GLENDALE, Calif., Sept. 28, 2015 /PRNewswire-iReach/ -- The quality of the technology to keep pets alive is increasing; however, so are the amount of malpractice lawsuits. According to a survey done by DVM Newsmagazine, the number of complaints against veterinarians rose by 14% between 2005 and 2007. (1) Additionally, Kevin Wilson, CEO of practice management consulting company Sterling Management notes that many veterinarians are worried about losing money to patients purchasing pet medication online, adding that these two major concerns stem from the same root: improper practice management.
It is estimated that $14.39 billion will be spent on pet supplies and medication in 2015 (2), with the average medical costs per dog per year being $356 and $190 per year per cat, according to the American Veterinary Medical Association. (3) Because so much money is spent on pet health per year, many Americans are turning to online sources to purchase pet medication in order to save money. However, according to Consumer Reports, two-thirds of pet medications are still purchased through veterinarians. (4)
"Rather than blaming the ability for clients to purchase pet medication online for declining revenues, the more proactive choice is to look internally and see what the veterinarian can do to boost their practice," says Wilson. "Instead of worrying about someone 'stealing' sales by online marketing, the veterinarian can and should introspect on their own marketing campaigns. What are they doing to encourage business?"
Veterinary malpractice lawsuits are a relatively new phenomenon. In 2004, Marc Bluestone set a new precedent when he was awarded $39,000 for the loss of his dog due to seizure complications. $30,000 of the total sum was awarded to cover the "unique value" of the dog. (5) Wilson points out that oftentimes practices are leaving themselves open to potential lawsuits due to lack of proper practice management.
"In our experience, we've found that veterinarians are so concerned about a potential lawsuit that they fail to correct the processes that will help their business thrive," says Wilson. Per Wilson, putting in the proper legal rudiments and catastrophe planning will go a long way in protecting a practice from a potential lawsuit.
During Sterling Management's three decades of consulting, Wilson has continuously observed the following pain points in veterinary practices:
· Finding Good Staff - The ability to hire good staff is the first step in the success of a veterinary practice. Wilson notes that there are many factors that go into making sure the staff one hires is qualified to begin with, many of which go overlooked.
· Staff Performance - Once hiring is complete, veterinarians must continuously ensure that the performance of staff is up to par. "A rude staff member or a sloppy staff member can cause client dissatisfaction," says Wilson. Staff members who perform well at their jobs make all the difference.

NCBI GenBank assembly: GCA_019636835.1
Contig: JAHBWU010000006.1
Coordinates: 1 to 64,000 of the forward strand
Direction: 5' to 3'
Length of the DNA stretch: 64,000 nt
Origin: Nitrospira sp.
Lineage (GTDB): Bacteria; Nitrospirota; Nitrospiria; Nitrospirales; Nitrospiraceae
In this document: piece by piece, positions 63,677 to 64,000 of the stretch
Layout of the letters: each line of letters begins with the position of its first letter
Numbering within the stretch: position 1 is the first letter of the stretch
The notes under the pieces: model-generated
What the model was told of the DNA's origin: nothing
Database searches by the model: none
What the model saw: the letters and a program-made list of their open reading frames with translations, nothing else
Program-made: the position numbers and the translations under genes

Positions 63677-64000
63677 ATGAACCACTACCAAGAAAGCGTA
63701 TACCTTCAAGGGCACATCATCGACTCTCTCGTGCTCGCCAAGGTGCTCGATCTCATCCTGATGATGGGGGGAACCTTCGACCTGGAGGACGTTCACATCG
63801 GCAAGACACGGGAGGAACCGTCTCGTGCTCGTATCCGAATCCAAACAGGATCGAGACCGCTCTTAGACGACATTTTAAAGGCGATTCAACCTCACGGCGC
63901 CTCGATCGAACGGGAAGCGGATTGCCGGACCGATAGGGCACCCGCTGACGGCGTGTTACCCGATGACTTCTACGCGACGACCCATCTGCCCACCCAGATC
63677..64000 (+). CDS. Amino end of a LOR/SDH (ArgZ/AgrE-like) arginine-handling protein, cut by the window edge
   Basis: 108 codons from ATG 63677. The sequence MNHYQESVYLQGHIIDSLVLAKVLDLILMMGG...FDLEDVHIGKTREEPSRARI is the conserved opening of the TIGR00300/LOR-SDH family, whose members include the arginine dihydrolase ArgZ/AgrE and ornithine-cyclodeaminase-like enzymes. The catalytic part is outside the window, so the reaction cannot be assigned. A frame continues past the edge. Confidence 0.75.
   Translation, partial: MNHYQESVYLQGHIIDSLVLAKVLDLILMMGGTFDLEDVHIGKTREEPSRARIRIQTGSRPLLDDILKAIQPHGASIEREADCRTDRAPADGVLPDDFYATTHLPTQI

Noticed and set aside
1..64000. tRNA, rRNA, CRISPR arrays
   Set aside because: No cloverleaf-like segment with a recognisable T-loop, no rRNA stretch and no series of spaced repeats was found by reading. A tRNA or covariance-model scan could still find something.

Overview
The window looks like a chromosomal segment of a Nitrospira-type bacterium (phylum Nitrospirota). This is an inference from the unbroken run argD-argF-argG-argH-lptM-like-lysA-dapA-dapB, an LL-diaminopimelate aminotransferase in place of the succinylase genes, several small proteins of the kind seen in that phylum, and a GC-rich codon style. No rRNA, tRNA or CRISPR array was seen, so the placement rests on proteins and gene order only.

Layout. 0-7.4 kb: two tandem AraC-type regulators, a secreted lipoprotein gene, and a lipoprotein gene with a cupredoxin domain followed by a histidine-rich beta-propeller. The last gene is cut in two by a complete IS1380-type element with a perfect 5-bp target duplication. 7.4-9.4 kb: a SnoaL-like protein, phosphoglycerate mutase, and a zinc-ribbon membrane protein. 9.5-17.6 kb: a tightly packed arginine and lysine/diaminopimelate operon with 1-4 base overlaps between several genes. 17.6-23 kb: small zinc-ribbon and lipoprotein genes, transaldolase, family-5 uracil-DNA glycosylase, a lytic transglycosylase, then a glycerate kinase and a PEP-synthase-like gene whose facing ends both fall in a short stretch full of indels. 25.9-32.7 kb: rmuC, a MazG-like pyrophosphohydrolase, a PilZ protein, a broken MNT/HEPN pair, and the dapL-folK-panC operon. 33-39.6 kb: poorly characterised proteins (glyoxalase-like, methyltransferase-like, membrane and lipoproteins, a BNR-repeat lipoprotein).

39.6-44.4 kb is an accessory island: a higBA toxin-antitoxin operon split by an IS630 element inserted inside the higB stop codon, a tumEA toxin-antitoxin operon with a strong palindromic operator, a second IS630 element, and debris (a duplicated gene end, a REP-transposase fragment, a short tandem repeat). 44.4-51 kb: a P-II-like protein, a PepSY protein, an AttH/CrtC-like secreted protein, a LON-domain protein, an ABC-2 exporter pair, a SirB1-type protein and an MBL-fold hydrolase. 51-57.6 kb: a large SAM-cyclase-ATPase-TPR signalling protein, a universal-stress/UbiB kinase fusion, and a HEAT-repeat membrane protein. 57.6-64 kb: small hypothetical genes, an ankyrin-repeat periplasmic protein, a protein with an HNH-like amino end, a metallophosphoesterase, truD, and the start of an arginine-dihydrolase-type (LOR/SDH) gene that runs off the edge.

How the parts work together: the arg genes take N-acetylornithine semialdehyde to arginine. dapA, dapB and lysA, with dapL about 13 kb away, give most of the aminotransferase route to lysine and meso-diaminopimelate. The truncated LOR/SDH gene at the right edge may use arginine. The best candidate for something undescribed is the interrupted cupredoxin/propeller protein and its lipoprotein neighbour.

· Staff Training – Wilson stresses the importance of making sure the staff is adequately trained to perform their jobs, and that they continue to get enhancement as needed. "A well-oiled team that knows what they are doing is a team that is less likely to make mistakes," says Wilson.
Wilson has found that there is a dearth of business management skill when it comes to running a veterinary practice. Sterling Management provides the financial knowledge and procedures dependent upon good business management. Sterling Management specializes in guiding veterinarians through personnel issues to reduce costly turnover and increase office productivity and morale. Additionally, Sterling Management provides practice management solutions in all areas including finance, marketing, organizing for efficiency, sales, establishment and manager training. For more information about Sterling Management, visit www.sterling.us.
Founded in 1983, Sterling has been the dominant player in the practice management consulting field for over three decades. By survey, active Sterling clients see a 10 to 20 percent increase in production in the first four to six months and a 30 to 40 percent increase in the first year. Sterling CEO Kevin Wilson is not only a highly trained administrator and consultant; he has published the widely read human resources book, Personnel: Your Most Valuable Resource or Greatest Burden. All told, Sterling has delivered over 500,000 hours of business consulting and achieved more than 135,000 training completions among 175,000 business professionals from 1,700 cities in every state in the nation. The company has won more than 75 local, national and international awards including twice appearing on the Inc. 500 list of America's fastest-growing, privately-held companies. For more information, visit www.Sterling.us.
1. Aleccia, JoNel. "When Vets Make Mistakes, Pets Pay the Price"; NBC News; February 10, 2010. nbcnews.com/id/35286379/ns/health-pet_health/t/when-vets-make-mistakes-pets-pay-price/#.VfoflBFViko
2. "Pet Industry Market Size & Ownership Statistics"; American Pet Products Association. americanpetproducts.org/press_industrytrends.asp
3. McWhinney, James E. "The Economics of Pet Ownership"; Investopedia. investopedia.com/articles/pf/06/peteconomics.asp
4. Mayer, Caroline. "5 Ways to Pay Less for Pet Medications"; Forbes; October 3, 2012. forbes.com/sites/nextavenue/2012/10/03/5-ways-to-pay-less-for-pet-medications/
5. Feltz, Mark and Feltz, Monica. "A Brief History of Veterinary Malpractice"; V Network Blog; June 6, 2012. vetnetwork.com/blog/2012/06/a-brief-history-of-veterinary-malpractice-part-2-of-a-3-part-series-about-veterinary-malpractice/
Karla Jo Helms
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SOURCE Sterling Management